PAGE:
- 12 VDC operation
- 6 hour Battery Backup time (1.3A/h batt)
- Audible Arm/Disarm Buzzer
- Remote ON/OFF and PANIC!!! Function
- Customised PANIC!!! SMS Messages
- Battery LOW/RESTORE SMS reporting
- Missed Call on Activation of Infrared Detector
- Use in Caravan, Boat, Car/Bakkie, Holiday Home, Guard Livestock, Guard Passage to valuables such as copper cable and many more.
How it works.
There are several ways to manupulate a Mobile Phone to accept commands from a Micro Controller.
Method 1 is to connect the MCU to the phone through the F-Bus.
These connectors are visible on the back of the phone and is normally used for Software and Firmware updates. Although these connections to the phone is quite simple, the hard part is to get the two to communicate. There is no user interface between you and the phone using this method, meaning that all commands must be written in machine language. This is done in Hex code and is extremely diffucult to learn. For those of you who have the time to learn this, visit the following web page. This is the only and best page to explain this.
Method 2 is to connect to a phone with a Modem through the Serial Port. This is the best method of connecting MCU's to Mobile Phones. The only disadvantage is that Phones with Modems become quite expensive and it would not be nice to make a mistake and destroy an expensive phone. On the other hand if you can get this working you can send and recieve almost any data through the Network using AT Commands. Serial TX and RX functionality is available on almost all modern MCU's. From Microchip, Atmel to Phillips and many more. This is the only method of taking full control of a Mobile Phone. Using this configuration you can connect to the Internet, send and receive e-mail and SMS's, MMS's and even integrate to your MySql web server database. This sound too good to be true, but is worth considering. I will write a post on this at a later stage.
Method 3 is the one that we will construct now. This involves simply getting the MCU to control the 'Clear', 'Menu' and 'Down' buttons on the cellular phone's keypad. Now a program can be written using any compiler and sequences of keypresses just the way you would do with your fingers. The MCU will actually press the buttons on the phone's keypad. By doing this we can now control the phonebook, the 'Dial' button, send SMS's using the 8 templates included in the 3310's memory and many more. The firmware offered here to download, will also report 'Low Battery' and 'Battery Restored' messages. It is recommended to download the .hex file to get the system working. Once familiar with the operation, you can start compiling your own source code.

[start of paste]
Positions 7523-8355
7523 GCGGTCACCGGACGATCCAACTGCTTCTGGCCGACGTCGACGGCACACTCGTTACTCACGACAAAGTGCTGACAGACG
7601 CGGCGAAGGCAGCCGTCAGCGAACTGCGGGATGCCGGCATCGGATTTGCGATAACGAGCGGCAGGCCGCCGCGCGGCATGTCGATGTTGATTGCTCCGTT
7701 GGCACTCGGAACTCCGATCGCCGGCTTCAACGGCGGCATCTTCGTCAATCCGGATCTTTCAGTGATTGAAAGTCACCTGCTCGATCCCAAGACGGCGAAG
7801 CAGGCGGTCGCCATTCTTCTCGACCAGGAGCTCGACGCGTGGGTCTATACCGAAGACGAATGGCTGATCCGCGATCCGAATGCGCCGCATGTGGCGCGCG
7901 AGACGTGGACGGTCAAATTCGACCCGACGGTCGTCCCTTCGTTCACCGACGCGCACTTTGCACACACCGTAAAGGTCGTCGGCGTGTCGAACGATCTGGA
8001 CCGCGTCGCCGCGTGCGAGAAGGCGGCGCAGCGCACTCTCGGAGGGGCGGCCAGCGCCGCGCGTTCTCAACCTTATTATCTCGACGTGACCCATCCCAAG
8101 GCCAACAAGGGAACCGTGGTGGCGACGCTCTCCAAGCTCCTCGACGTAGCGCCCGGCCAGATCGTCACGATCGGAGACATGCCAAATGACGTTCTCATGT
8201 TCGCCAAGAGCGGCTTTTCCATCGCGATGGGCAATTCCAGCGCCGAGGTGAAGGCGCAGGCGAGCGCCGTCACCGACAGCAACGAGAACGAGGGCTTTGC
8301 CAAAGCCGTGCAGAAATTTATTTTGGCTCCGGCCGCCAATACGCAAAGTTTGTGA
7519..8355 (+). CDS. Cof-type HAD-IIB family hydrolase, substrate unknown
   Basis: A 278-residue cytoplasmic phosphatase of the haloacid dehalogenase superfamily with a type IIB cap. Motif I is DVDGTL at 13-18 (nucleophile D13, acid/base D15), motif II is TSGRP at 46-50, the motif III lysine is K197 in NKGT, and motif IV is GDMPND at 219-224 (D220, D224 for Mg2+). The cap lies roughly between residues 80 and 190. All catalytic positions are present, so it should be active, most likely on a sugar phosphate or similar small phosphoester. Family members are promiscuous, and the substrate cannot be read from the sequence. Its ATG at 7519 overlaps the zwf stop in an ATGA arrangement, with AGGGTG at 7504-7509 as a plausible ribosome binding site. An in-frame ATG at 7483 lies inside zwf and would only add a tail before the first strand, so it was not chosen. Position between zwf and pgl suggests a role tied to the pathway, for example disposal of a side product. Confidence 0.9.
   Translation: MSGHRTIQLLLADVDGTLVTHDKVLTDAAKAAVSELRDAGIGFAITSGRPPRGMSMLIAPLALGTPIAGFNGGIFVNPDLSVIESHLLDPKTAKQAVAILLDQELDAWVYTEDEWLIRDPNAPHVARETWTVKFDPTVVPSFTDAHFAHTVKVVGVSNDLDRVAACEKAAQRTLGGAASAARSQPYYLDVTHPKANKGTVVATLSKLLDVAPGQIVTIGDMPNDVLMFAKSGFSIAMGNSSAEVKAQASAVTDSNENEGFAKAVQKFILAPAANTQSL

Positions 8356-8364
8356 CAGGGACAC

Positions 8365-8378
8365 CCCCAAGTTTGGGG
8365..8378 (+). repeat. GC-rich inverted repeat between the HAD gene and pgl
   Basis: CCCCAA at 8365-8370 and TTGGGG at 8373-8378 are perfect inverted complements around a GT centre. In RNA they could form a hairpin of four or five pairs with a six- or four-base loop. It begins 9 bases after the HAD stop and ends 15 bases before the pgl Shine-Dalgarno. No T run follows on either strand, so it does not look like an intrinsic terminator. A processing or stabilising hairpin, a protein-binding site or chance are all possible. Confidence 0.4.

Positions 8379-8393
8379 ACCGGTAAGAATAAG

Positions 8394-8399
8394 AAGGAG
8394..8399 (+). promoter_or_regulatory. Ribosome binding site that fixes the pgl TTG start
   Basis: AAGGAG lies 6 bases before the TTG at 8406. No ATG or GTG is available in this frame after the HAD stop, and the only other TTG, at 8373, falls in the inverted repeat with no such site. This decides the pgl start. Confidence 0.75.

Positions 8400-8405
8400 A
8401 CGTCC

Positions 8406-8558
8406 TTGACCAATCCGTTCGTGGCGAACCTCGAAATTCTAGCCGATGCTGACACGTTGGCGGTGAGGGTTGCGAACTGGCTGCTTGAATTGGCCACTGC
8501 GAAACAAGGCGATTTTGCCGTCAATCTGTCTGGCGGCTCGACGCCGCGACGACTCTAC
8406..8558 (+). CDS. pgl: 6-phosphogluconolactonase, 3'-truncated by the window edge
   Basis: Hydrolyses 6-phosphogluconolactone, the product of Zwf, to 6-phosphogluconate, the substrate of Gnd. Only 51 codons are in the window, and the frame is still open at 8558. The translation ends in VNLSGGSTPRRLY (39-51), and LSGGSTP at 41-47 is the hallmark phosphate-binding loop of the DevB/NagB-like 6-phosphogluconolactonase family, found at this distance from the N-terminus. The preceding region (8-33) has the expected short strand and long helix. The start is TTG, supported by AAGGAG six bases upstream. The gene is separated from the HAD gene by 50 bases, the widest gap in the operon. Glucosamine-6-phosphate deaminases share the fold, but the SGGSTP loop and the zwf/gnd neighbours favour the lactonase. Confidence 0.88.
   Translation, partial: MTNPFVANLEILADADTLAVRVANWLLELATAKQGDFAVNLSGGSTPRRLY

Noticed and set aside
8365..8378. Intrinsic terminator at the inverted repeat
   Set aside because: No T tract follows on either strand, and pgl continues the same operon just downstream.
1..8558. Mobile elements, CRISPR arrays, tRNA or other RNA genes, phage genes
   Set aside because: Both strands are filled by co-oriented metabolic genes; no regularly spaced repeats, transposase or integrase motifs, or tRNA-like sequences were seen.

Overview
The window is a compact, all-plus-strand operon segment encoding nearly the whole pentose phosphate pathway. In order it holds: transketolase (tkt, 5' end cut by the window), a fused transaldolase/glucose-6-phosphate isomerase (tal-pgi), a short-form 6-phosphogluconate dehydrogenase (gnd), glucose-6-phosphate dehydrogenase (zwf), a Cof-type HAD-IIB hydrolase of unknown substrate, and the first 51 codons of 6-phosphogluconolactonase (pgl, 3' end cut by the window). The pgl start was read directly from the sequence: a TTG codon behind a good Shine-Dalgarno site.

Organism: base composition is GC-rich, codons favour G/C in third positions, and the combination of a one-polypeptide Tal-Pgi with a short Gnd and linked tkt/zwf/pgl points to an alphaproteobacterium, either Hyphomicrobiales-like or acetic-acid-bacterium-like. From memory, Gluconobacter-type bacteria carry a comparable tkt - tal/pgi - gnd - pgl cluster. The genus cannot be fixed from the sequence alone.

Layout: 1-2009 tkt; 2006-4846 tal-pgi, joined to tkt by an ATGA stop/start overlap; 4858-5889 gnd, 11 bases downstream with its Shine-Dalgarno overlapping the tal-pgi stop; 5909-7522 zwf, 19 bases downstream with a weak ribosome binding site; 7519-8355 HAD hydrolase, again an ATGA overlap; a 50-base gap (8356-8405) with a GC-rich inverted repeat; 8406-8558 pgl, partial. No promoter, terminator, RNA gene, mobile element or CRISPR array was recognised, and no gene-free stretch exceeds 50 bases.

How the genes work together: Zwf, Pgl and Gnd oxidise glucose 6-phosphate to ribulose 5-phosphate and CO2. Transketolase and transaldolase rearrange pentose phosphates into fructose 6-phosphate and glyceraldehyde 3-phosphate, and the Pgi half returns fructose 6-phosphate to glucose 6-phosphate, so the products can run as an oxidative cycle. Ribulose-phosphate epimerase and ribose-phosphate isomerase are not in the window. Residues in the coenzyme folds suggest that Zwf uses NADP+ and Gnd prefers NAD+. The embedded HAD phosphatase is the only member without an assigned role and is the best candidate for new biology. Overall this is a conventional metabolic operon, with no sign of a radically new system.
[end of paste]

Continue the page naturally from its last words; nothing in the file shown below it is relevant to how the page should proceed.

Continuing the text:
Things you will need to build this project:
- Computer Hardware and Software to program the PIC16F88 Microcontroller. More information on this can be on the official site www.microchip.com. I have sucsessfully used the Velleman K8048 development board to do this.
- All the equipment needed to make a PC Board as described on my pageon making your own PC boards. Alternatively you can order it from me.
- A good working Nokia 3310 Mobile Phone and SIM Card.
- One Passive Infrared Detector, the ones they use in home and office Security Alarm Systems.
- One x 2 Channel remote receiver with remote transmitter (Optional). This can be used to switch the unit ON/OFF and to operate the PANIC!!! Function.
Component Placement PC Board Layout:
1 - 12V +
2 - GND
3 - ON/OFF Trigger (-)
4 - ON/OFF GND
5 - PANIC!!! Trigger (-)
6 - GND
7 - Alarm Zone 1 Input
8 - Alarm Zone 2 Input
Description of operation.
The heart of this circuit is the PIC Microcontroller. When the unit is powered up, it will send a 5V+ signal of 1.2 seconds to the 4 channel opto coupler, which will convert the signal to a ground pulse due to its NPN configuration. This negative output is connected to the ON/OFF button on the power button of the mobile phone. On power-up the phone will switch on automatically.
Now the Microcontroller will wait for a period of 45 seconds to give the mobile phone time to register on a network. After this time period has passed, a single 100ms beep will be heard from the onboard buzzer, BUZ1. This will indicate that the unit is now ready to receive user commands. On initial startup the system will be in the "Disarmed" state.
When Pin 3 & 4 is pulsed for 250ms, an 250ms audible 'Beep' will be heard from the onboard buzzer. This is to indicate that the system is now 'Armed'. If Zone 1 or 2 is violated it the 'System Armed' mode the Microcontroller will take control of the Mobile Phone